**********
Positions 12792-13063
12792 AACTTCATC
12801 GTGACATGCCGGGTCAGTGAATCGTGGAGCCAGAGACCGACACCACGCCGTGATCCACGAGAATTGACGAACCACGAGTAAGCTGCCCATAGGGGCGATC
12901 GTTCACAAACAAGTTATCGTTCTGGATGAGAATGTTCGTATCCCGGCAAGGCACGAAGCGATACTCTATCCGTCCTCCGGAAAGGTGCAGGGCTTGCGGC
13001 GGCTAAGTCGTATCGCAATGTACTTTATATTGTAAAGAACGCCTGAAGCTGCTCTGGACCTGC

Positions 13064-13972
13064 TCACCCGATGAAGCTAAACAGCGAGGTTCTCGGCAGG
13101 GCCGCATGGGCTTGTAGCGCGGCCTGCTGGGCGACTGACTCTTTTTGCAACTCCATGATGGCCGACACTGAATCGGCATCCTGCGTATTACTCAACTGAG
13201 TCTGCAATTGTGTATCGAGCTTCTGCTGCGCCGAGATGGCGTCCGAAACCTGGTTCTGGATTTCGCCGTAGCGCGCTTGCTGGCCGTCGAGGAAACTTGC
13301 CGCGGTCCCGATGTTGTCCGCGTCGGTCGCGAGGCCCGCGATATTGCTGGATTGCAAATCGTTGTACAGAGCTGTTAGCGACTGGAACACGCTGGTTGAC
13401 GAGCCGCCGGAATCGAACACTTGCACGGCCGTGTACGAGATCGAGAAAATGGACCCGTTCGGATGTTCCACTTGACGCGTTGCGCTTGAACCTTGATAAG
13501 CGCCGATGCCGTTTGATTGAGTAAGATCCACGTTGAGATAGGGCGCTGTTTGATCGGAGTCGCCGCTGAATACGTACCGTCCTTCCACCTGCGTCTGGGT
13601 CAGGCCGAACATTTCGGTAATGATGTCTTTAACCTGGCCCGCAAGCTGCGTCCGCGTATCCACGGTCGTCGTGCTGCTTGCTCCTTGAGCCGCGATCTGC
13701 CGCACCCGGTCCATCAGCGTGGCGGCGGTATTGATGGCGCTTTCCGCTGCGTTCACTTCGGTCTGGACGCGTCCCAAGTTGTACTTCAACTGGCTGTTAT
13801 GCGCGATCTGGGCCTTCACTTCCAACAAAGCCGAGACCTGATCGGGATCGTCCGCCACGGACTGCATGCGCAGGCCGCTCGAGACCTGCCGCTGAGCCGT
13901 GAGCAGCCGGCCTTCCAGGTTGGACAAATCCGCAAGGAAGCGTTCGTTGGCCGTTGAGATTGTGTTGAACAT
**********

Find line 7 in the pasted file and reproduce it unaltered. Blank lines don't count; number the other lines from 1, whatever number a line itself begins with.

13064 TCACCCGATGAAGCTAAACAGCGAGGTTCTCGGCAGG